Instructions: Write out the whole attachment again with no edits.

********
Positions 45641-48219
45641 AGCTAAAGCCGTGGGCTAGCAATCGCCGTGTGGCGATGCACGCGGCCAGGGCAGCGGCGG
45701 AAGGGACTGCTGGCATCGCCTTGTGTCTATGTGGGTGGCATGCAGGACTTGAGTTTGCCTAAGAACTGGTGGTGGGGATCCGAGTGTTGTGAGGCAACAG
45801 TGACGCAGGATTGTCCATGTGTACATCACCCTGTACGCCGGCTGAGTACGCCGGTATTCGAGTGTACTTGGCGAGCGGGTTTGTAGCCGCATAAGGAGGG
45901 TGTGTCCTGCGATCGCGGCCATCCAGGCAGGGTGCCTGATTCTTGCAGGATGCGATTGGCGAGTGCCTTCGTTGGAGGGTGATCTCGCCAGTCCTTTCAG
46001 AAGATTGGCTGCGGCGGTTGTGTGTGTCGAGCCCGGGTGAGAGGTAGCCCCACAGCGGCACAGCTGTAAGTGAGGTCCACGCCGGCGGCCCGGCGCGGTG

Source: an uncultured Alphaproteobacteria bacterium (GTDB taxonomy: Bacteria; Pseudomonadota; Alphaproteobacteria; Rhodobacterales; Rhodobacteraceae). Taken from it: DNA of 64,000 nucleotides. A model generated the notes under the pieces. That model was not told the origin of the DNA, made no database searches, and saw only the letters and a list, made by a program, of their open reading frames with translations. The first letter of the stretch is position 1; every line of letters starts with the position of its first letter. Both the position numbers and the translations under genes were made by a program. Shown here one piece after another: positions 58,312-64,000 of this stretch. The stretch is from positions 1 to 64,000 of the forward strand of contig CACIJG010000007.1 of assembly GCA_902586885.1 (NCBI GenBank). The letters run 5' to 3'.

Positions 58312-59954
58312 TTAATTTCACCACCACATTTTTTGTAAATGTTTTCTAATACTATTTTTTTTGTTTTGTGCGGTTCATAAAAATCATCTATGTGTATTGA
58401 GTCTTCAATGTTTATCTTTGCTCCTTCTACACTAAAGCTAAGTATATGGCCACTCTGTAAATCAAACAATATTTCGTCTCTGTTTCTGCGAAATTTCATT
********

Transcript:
Positions 45641-48219
45641 AGCTAAAGCCGTGGGCTAGCAATCGCCGTGTGGCGATGCACGCGGCCAGGGCAGCGGCGG
45701 AAGGGACTGCTGGCATCGCCTTGTGTCTATGTGGGTGGCATGCAGGACTTGAGTTTGCCTAAGAACTGGTGGTGGGGATCCGAGTGTTGTGAGGCAACAG
45801 TGACGCAGGATTGTCCATGTGTACATCACCCTGTACGCCGGCTGAGTACGCCGGTATTCGAGTGTACTTGGCGAGCGGGTTTGTAGCCGCATAAGGAGGG
45901 TGTGTCCTGCGATCGCGGCCATCCAGGCAGGGTGCCTGATTCTTGCAGGATGCGATTGGCGAGTGCCTTCGTTGGAGGGTGATCTCGCCAGTCCTTTCAG
46001 AAGATTGGCTGCGGCGGTTGTGTGTGTCGAGCCCGGGTGAGAGGTAGCCCCACAGCGGCACAGCTGTAAGTGAGGTCCACGCCGGCGGCCCGGCGCGGTG

Source: an uncultured Alphaproteobacteria bacterium (GTDB taxonomy: Bacteria; Pseudomonadota; Alphaproteobacteria; Rhodobacterales; Rhodobacteraceae). Taken from it: DNA of 64,000 nucleotides. A model generated the notes under the pieces. That model was not told the origin of the DNA, made no database searches, and saw only the letters and a list, made by a program, of their open reading frames with translations. The first letter of the stretch is position 1; every line of letters starts with the position of its first letter. Both the position numbers and the translations under genes were made by a program. Shown here one piece after another: positions 58,312-64,000 of this stretch. The stretch is from positions 1 to 64,000 of the forward strand of contig CACIJG010000007.1 of assembly GCA_902586885.1 (NCBI GenBank). The letters run 5' to 3'.

Positions 58312-59954
58312 TTAATTTCACCACCACATTTTTTGTAAATGTTTTCTAATACTATTTTTTTTGTTTTGTGCGGTTCATAAAAATCATCTATGTGTATTGA
58401 GTCTTCAATGTTTATCTTTGCTCCTTCTACACTAAAGCTAAGTATATGGCCACTCTGTAAATCAAACAATATTTCGTCTCTGTTTCTGCGAAATTTCATT